How Does the Way Students Organize Knowledge Affect Their Learning?
That Didn’t Work Out the Way I Anticipated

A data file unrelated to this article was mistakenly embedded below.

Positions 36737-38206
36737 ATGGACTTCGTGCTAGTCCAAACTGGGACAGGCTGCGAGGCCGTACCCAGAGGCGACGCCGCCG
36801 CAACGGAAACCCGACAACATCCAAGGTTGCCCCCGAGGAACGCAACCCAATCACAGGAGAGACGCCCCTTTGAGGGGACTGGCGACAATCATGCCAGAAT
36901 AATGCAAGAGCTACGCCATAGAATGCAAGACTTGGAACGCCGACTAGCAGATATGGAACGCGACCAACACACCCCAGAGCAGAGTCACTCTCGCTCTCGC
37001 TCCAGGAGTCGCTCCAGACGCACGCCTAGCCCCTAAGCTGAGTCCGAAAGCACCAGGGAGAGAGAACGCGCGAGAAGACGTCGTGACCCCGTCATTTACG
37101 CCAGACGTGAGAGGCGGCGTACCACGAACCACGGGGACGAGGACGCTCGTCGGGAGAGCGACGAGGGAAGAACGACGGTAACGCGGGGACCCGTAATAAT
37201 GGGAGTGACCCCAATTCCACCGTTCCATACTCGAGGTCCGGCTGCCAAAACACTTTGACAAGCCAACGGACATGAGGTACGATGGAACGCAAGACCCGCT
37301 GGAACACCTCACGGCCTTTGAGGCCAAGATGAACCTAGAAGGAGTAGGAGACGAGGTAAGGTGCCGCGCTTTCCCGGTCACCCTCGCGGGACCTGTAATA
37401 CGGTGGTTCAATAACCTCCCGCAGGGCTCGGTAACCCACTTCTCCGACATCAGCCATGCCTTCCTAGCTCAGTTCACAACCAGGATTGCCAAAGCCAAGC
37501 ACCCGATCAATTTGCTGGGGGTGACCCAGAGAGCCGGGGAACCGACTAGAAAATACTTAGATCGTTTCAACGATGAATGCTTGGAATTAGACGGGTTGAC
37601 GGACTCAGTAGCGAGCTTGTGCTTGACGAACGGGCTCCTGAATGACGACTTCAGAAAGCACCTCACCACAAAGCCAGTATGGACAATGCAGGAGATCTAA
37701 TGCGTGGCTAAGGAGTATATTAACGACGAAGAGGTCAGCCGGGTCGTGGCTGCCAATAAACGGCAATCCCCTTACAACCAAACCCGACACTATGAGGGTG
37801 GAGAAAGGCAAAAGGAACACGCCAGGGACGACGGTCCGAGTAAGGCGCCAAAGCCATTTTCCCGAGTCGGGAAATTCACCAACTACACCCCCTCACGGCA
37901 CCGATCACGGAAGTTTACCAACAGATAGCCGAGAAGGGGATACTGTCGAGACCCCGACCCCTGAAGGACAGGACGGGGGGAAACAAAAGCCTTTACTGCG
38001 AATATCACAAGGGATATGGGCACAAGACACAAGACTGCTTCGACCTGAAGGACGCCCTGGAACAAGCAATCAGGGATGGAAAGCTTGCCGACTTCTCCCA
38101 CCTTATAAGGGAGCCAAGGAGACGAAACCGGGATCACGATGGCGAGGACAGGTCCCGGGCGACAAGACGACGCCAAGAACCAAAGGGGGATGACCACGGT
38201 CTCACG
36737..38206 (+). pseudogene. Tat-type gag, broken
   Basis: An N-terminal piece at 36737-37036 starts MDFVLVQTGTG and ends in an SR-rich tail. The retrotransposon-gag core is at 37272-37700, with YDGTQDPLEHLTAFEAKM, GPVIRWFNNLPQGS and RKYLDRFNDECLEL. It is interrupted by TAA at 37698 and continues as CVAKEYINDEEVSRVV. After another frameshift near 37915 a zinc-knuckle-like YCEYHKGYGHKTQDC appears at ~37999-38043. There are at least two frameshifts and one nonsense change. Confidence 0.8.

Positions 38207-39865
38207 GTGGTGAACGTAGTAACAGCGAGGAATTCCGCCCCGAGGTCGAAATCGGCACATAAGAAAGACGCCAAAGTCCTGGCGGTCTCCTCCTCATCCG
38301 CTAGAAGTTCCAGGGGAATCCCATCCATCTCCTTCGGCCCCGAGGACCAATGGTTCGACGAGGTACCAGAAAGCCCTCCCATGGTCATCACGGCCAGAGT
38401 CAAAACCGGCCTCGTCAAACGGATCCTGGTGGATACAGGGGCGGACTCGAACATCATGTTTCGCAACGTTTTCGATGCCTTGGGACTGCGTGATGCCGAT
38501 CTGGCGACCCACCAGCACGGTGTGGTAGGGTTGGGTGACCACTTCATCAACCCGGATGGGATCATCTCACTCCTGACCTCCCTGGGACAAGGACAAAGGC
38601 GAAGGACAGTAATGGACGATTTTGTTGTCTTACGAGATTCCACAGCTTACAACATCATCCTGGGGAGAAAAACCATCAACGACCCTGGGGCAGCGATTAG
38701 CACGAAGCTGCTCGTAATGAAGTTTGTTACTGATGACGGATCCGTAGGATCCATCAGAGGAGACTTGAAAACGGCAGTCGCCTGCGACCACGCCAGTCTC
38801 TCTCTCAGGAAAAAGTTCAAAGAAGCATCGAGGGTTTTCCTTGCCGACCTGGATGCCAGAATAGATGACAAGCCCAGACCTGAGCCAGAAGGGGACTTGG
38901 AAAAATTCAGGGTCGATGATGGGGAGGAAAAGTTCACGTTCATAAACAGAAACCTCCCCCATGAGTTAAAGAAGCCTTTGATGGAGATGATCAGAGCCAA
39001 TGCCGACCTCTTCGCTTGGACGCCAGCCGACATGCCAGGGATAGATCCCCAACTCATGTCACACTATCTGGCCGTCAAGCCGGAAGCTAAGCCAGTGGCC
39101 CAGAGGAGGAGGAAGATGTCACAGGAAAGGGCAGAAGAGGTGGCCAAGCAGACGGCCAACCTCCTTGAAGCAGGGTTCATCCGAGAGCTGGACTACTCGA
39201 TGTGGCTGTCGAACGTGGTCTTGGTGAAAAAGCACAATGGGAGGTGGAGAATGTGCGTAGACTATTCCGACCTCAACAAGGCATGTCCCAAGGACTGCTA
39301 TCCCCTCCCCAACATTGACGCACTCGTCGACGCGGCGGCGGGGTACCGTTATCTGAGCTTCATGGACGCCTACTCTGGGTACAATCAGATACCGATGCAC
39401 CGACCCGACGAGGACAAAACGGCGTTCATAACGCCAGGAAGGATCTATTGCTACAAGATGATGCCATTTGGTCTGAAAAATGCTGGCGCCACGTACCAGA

For the past 12 years, I’ve taught the introductory Art History course. I present the material using a standard approach. That is, I begin with an introductory description of key terms and concepts, including a discussion of the basic visual elements (line, color, light, form, composition, space). Then, for each of the remaining 40 class sessions, I show slides of important works, progressing chronologically from prehistoric Europe to rather recent pieces. As I go, I identify important features that characterize each piece and point out associations among various movements, schools, and periods. I give a midterm and a final ...